Barking Up the Right Tree

Let's Meet Some Adorable Future Guide Dogs

Southeastern Guide Dogs breeds, raises and delivers highly trained dogs that change lives by offering companionship, guidance, safety, support and boundless love.

By Kim Doleatto March 21, 2024

A future guide, service or companion dog at Southeastern Guide Dogs in Palmetto.

Floppy ears, big eyes, tender paws and earnest faces—puppies evoke an instant cuddle response in humans. But they can also change lives.

That's the case for Katie McCoy, 33. Born with a genetic eye disorder and legally blind, she was barred from everyday functions, like going out after sundown. 

But that changed when she was matched with Bristol, her guide dog, in 2015. Since then, the pair have since visited Disney World and hiked through national parks. And, most importantly, Bristol has helped McCoy gain independence. In fact, she now works on Southeastern Guide Dogs’ philanthropy team. 

Katie McCoy and Bristol.

Founded in 1982, the nonprofit has grown exponentially since its humble beginnings as a farmhouse on an orange grove in Palmetto. Now, Southeastern Guide Dogs help veterans deal with the effects of depression and anxiety and offer emotional support to military children and families grieving the loss of a loved one to active service. They’re also companion dogs to children with visual impairments (although you must be 18 years old to have a formal guide dog).

“There's a lot of anxiety when you have vision challenges, and dogs can be comforting," says ​​Lisa O’Kane, Southeastern Guide Dogs' vice president of operations, who has part of the team for 11 years. "Children in the program can learn how to care for their companion dog and find purpose. We've seen kids who are depressed able to have a life again. Even just hugging the dogs is proven to lower blood pressure.”

Pups at play.

And the dogs do more than guide those with visual challenges. “They are specifically matched [with their owner] and can perform retrieval if someone can't move well, or offer a brace for their owner to get up if they fall. They can also create a physical buffer between their owner and others in social settings to ensure they have space," O'Kane says.

And sometimes, an unexpected skillset comes to light.

One veteran’s guide dog can sense when he’s about to have a terrible migraine, which often leads to hospitalization. While the veteran's dog is trained to retrieve his sealed migraine medication, he began bringing it over to his owner before the migraine set in. This allowed the veteran to take the medicine ahead of time, intercepting the headache, recounts McCoy.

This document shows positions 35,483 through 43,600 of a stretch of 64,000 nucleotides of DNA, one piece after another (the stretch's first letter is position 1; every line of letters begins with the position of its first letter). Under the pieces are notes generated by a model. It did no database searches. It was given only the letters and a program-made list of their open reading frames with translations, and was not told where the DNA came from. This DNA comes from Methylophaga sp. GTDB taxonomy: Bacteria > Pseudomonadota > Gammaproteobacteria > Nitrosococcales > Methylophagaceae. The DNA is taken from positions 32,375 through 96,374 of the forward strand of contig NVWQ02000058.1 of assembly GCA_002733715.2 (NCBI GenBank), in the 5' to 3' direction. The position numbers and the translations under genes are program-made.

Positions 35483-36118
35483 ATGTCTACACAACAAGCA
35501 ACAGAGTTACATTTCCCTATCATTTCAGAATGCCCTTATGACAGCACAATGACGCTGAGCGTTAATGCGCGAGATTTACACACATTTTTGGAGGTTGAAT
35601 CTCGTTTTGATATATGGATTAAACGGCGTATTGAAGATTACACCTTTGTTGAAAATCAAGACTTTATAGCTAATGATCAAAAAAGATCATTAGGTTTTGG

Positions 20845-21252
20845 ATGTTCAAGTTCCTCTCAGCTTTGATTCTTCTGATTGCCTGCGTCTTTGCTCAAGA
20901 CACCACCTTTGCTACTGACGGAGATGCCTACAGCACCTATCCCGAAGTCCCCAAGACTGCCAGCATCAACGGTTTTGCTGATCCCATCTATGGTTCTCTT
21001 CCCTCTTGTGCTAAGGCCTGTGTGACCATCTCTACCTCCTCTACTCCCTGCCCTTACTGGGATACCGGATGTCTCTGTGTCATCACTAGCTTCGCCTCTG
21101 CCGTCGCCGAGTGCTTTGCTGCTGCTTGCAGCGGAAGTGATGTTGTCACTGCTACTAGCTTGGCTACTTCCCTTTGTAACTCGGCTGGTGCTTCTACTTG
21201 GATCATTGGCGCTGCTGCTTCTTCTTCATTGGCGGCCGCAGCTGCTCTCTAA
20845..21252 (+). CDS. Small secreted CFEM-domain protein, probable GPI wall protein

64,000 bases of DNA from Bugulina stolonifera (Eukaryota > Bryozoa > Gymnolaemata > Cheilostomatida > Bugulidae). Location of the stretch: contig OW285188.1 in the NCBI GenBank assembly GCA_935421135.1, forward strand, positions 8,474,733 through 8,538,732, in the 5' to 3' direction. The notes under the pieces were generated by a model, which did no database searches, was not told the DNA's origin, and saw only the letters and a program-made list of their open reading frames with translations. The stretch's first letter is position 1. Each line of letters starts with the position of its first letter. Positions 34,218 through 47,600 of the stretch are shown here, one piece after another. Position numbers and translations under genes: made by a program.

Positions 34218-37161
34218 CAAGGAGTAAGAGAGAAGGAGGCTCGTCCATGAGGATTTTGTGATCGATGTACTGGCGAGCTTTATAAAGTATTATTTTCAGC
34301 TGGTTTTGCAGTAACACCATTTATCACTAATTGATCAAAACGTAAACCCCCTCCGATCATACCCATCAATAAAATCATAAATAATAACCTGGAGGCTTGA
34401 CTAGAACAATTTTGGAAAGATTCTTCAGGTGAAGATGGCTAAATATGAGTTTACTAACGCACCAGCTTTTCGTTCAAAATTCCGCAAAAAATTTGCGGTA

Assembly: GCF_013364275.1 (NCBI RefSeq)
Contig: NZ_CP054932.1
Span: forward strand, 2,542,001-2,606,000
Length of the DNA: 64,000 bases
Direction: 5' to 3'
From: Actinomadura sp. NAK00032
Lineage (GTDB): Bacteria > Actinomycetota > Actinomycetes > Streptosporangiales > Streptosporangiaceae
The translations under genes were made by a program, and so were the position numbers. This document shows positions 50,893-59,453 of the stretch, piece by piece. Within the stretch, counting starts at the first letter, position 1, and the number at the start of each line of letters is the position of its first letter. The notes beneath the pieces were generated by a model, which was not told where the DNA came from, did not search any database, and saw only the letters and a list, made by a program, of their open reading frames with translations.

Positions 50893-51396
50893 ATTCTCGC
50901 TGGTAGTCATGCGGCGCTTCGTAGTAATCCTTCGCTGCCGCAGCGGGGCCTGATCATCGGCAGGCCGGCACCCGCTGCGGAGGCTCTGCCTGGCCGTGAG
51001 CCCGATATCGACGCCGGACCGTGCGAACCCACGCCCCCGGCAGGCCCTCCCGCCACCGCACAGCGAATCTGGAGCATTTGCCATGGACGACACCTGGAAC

“It was a surprise, and it’s not guaranteed,” she says. But even her dog Bristol now alerts her when she has a stomach issue due to a disorder that flares up. “Bristol gets excited and jumps all over me. She was not trained to do that, but now I know what she means. We have also trained our dogs to sniff Covid,” she adds.

Pups begin training at just two days old.
Pups begin training at just two days old.

The heroic dogs are all Labrador retrievers, bred on campus, and they begin training almost immediately. "We want them to know humans are the best," O'Kane says. The puppies live on campus for roughly eight weeks, spending six of those with their mom. Then they're placed with a volunteer puppy raiser for 14 to 16 months while they’re introduced to different sounds, social settings and environments, in addition to being crate-trained and potty-trained. They're also socialized with other dogs and learn how to make decisions in the face of physical obstacles and vehicular traffic.

The volunteer puppy raisers receive support throughout their journey, in addition to supplies like food and a crate. In all, each dog incurs costs of roughly $60,000, all funded by private donations. But for their owners, the dogs are free, and Southeastern Guide Dogs provides ongoing veterinary care.

Pups are quickly socialized to play with their counterparts.

Once the dogs return to campus, their new owners live there with them for up to three weeks of additional training, support and assessment before a match is finalized. 

Pups at 11 weeks old.

Since 1982, the nonprofit has placed roughly 3,400 dogs across 48 states at a rate of 125 to 150 dogs a year. Today, the need is at the highest staff has ever seen, according to O'Kane, following a long gap in breeding due to Covid restrictions. There are roughly 300 people on the waitlist for a guide dog.

The biggest challenge, outside of funding, is finding puppy raisers. At first, potential volunteers often say they don’t know if they can part with their dog after they bond, but once they see the dogs' impact firsthand, “there’s a lightbulb moment and they want to repeat the experience,” O'Kane says. Still, when the number of volunteer puppy raisers falls short of need for dogs, Southeastern Guide Dogs sometimes has to skip breeding cycles, further delaying its efforts to respond to demand.

A Southeastern Guide Dog pup.

Anyone can be a puppy raiser, and the role comes with a Southeastern Guide Dogs puppy raiser advisor. There are regular support meetings online and in person, and people don't even have to be a previous dog owner or work from home. "Puppy raisers are everyone from people working the front desk at the Sarasota Orchestra to people running a yoga studio or going to college," O'Kane says.

To sign up for a guided campus tour and learn about Southeastern Guide Dogs, click here. And if you're interested in learning more about the impact of guide dogs and companion dogs, check out Beyond the Dark at Lakewood Ranch Cinemas on Thursday, April 25, from 5:30 to 7 p.m. for an immersive, multi-sensory experience where attendees can step into the shoes of someone living with vision loss or experience veteran combat memories.

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